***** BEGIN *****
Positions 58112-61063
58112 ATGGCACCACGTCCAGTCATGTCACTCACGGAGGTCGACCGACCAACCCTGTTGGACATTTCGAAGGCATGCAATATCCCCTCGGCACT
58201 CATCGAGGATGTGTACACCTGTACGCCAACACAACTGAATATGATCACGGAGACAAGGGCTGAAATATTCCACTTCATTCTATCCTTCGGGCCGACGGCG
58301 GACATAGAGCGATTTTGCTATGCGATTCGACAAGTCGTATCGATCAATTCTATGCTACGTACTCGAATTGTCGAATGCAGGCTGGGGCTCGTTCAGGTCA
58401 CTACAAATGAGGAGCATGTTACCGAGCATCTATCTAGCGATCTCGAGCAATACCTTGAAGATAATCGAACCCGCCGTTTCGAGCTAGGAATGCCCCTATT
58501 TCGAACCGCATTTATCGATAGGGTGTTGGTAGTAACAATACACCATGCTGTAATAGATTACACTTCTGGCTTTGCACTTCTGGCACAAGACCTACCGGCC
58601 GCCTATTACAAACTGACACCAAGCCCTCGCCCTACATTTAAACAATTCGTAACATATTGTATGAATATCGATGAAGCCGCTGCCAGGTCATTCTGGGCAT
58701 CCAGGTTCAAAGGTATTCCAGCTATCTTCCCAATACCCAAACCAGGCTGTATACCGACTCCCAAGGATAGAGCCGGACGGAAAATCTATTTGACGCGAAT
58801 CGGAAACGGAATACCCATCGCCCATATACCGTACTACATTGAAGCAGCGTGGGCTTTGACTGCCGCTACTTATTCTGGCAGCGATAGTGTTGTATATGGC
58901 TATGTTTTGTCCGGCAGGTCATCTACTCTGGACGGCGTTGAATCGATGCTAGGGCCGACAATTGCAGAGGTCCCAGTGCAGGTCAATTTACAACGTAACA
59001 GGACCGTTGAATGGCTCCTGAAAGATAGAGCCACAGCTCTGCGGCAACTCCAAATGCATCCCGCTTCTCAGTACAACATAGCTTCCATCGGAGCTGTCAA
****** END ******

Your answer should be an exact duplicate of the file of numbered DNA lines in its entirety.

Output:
Positions 58112-61063
58112 ATGGCACCACGTCCAGTCATGTCACTCACGGAGGTCGACCGACCAACCCTGTTGGACATTTCGAAGGCATGCAATATCCCCTCGGCACT
58201 CATCGAGGATGTGTACACCTGTACGCCAACACAACTGAATATGATCACGGAGACAAGGGCTGAAATATTCCACTTCATTCTATCCTTCGGGCCGACGGCG
58301 GACATAGAGCGATTTTGCTATGCGATTCGACAAGTCGTATCGATCAATTCTATGCTACGTACTCGAATTGTCGAATGCAGGCTGGGGCTCGTTCAGGTCA
58401 CTACAAATGAGGAGCATGTTACCGAGCATCTATCTAGCGATCTCGAGCAATACCTTGAAGATAATCGAACCCGCCGTTTCGAGCTAGGAATGCCCCTATT
58501 TCGAACCGCATTTATCGATAGGGTGTTGGTAGTAACAATACACCATGCTGTAATAGATTACACTTCTGGCTTTGCACTTCTGGCACAAGACCTACCGGCC
58601 GCCTATTACAAACTGACACCAAGCCCTCGCCCTACATTTAAACAATTCGTAACATATTGTATGAATATCGATGAAGCCGCTGCCAGGTCATTCTGGGCAT
58701 CCAGGTTCAAAGGTATTCCAGCTATCTTCCCAATACCCAAACCAGGCTGTATACCGACTCCCAAGGATAGAGCCGGACGGAAAATCTATTTGACGCGAAT
58801 CGGAAACGGAATACCCATCGCCCATATACCGTACTACATTGAAGCAGCGTGGGCTTTGACTGCCGCTACTTATTCTGGCAGCGATAGTGTTGTATATGGC
58901 TATGTTTTGTCCGGCAGGTCATCTACTCTGGACGGCGTTGAATCGATGCTAGGGCCGACAATTGCAGAGGTCCCAGTGCAGGTCAATTTACAACGTAACA
59001 GGACCGTTGAATGGCTCCTGAAAGATAGAGCCACAGCTCTGCGGCAACTCCAAATGCATCCCGCTTCTCAGTACAACATAGCTTCCATCGGAGCTGTCAA